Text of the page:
Monday, August 15, 2022

I'm Reading

      The Annotated Big Sleep.  Raymond Chandler's first novel -- and, I think, the first appearance of private detective Philip Marlowe, is a welter of cultural references and marvelous metaphor dancing through a convoluted plot.  The passage of time has made huge changes to Chandler's Los Angles -- and Marlowe's version of was half fiction to begin with.  Add in all the changes to American culture, and it's something of a lost world.  So the annotated edition does its best to track what's going on, and why; what, exactly, a pinseal wallet might be or how a PI could convince a cabbie to follow a suspicious truck by waving a dollar at him (worth a bit over $20 in 2022), and so on.  It's great fun, and they also track how Chandler re-used earlier work, edited and improved, to create The Big Sleep.  (They don't explain what "Entracte cigars" might be, or that Between The Acts cigars competed with them, or why the things are "toy-sized;" anything less trivial merits mention by the authors, often in wonderful detail.) 

      Highly recommended if you enjoy that sort of thing -- a page of well-written footnotes for each page of text, and plenty of illustrations.  Pure escapism, as detective fiction always has been.  It's a good time for a little escape.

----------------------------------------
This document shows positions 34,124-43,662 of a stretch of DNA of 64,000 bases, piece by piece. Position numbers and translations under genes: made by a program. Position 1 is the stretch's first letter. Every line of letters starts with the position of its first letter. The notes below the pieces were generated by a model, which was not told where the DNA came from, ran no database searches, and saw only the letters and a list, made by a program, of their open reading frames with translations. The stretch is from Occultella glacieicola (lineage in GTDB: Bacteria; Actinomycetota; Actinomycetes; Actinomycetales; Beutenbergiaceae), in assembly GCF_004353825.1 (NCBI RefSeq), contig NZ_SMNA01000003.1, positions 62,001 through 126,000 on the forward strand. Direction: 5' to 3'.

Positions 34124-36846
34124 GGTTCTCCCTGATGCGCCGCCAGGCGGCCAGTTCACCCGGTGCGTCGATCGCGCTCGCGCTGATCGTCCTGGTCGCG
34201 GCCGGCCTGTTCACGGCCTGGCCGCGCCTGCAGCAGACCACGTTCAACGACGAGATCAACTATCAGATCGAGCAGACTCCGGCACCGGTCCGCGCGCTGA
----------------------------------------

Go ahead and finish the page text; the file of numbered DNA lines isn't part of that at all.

1 comment:

Anonymous said...

Bobbi -

On your recent "Posterior vitreous detachment" post -


Your symptoms were acute, and you got to the eye surgeon *immediately*, as you should have. :)

Your mentioning the eye doc alerting you to see him if you notice a loss of peripheral vision prompted me to comment. I had gone a number of years (over 20, actually) without an eye exam and when I finally got one was diagnosed with glaucoma. On top of needing cataract surgery. Fun, fun, fun, quite expensive fun. The glaucoma not being diagnosed for so long led to a loss in that eye's peripheral vision, but I never noticed it because is progressed so slowly.

I'm your vintage, so please keep up with the routine eye exams, it can literally save your vision.

The cataract surgery went well, thankfully. The annoying side effects of losing my extreme close-up focusing ability sucked, but at least I can see clearly. No more 20/400 eyesight is very nice, but the multi-focal length lenses have artifacts of their own, like extreme glare if seeing bright lights and seeing rings when looking at pin point sources of light. The joys of sliding into old coot territory, I suppose...